France's top literary award goes to book on Spain's civil war
PARIS - Agence France-Presse
French writer Lydie Salvayre poses after being awarded with France's top literary prize, the Goncourt 2014, for her novel 'Pas pleurer,' on Nov. 5. AFP PhotoA former psychiatrist, Lydie Salvayre won France's top literary prize, the Goncourt, for her book "Pas pleurer" ("Don't cry") in which she interweaves the voices of her mother and French writer Georges Bernanos during the Spanish Civil War.
Salvayre, the daughter of exiled Spanish Republican parents, beat off competition from favourites Kamel Daoud, an Algerian first-time novelist, and best-selling French author David Foenkinos to win the prize.
Born in 1948, she grew up in the southwest French city of Toulouse after her parents fled the regime of Spanish dictator Francisco Franco, learning French only when she went to school.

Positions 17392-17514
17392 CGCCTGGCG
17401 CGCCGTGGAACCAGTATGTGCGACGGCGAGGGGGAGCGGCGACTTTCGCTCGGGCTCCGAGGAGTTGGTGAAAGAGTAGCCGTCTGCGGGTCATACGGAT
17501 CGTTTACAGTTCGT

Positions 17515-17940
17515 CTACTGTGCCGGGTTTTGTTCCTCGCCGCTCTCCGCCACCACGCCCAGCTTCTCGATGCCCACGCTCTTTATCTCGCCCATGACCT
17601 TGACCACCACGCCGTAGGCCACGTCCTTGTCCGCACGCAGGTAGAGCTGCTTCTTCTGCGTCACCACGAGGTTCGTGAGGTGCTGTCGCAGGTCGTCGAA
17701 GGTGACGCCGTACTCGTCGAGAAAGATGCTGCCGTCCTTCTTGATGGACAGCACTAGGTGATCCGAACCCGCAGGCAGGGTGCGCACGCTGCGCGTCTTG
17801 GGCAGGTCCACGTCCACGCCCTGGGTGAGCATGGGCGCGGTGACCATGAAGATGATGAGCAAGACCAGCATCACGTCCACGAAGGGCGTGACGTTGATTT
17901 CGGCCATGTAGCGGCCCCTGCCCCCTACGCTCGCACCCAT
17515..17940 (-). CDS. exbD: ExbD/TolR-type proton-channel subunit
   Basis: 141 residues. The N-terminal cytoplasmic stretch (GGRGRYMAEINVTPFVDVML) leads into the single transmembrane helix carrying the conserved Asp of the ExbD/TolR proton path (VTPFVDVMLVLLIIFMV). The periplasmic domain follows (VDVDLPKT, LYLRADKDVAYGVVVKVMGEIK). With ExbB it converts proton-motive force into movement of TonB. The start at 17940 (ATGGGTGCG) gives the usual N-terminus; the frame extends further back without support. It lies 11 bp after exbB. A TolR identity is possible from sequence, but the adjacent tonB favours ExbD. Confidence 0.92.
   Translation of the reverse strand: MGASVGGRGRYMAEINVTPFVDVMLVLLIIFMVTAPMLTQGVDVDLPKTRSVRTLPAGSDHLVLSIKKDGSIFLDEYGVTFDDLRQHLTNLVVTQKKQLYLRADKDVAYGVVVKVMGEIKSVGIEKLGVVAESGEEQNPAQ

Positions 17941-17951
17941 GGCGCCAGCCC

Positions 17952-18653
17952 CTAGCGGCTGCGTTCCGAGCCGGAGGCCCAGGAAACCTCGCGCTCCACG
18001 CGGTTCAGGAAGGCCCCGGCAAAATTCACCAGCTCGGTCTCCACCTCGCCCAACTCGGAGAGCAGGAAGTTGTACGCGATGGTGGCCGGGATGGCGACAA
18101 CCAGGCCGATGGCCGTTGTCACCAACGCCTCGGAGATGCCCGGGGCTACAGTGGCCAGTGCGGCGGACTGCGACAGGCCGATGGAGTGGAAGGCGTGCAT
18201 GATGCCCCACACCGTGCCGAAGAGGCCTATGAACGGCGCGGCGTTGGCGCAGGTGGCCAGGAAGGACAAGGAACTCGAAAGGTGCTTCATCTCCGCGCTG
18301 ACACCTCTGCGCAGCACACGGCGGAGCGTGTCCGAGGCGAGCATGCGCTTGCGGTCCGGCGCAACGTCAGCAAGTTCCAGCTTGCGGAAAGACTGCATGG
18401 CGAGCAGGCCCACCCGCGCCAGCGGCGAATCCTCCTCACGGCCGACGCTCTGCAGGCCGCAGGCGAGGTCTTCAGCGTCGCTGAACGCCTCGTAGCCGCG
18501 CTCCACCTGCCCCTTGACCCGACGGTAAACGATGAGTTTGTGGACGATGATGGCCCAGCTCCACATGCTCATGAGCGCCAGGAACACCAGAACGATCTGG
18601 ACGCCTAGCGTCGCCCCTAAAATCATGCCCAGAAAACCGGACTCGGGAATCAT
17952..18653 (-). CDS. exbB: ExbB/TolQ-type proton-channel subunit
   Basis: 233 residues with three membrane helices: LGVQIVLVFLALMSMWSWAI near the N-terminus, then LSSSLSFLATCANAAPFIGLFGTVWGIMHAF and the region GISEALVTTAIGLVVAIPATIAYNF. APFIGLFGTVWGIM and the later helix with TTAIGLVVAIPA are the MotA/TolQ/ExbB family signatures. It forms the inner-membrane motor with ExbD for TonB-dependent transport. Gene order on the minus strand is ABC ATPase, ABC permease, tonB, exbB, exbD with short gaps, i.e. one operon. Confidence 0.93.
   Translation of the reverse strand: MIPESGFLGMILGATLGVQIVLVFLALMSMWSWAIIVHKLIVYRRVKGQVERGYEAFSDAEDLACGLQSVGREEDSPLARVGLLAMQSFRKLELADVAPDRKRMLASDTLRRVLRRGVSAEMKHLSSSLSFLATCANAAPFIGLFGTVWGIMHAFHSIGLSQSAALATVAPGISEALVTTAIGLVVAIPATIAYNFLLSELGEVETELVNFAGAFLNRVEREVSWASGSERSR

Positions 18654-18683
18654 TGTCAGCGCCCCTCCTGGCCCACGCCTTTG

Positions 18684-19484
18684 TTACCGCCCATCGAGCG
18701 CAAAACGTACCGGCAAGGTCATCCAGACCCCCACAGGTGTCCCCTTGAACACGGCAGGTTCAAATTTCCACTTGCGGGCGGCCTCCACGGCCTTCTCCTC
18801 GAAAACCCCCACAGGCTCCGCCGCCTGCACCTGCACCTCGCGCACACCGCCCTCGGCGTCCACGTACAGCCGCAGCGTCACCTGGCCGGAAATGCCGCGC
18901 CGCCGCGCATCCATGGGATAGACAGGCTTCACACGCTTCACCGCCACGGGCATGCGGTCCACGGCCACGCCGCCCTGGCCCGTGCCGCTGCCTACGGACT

The author of numerous books, many of her works have been adapted for the theatre and she has been translated into over 20 languages.
In keeping with a century-old tradition the award was announced on Wednesday at Paris's Drouant restaurant.
The winner of the prize receives the nominal sum of 10 euros ($12) but can expect to a sales boost of around 400,000 in what is considered a literary jackpot for authors.
Sales of Pierre Lemaitre's 2013 winner "Au revoir la-haut", a World War I epic, soared from 30,000 to 620,000, according to his publishers Albin Michel.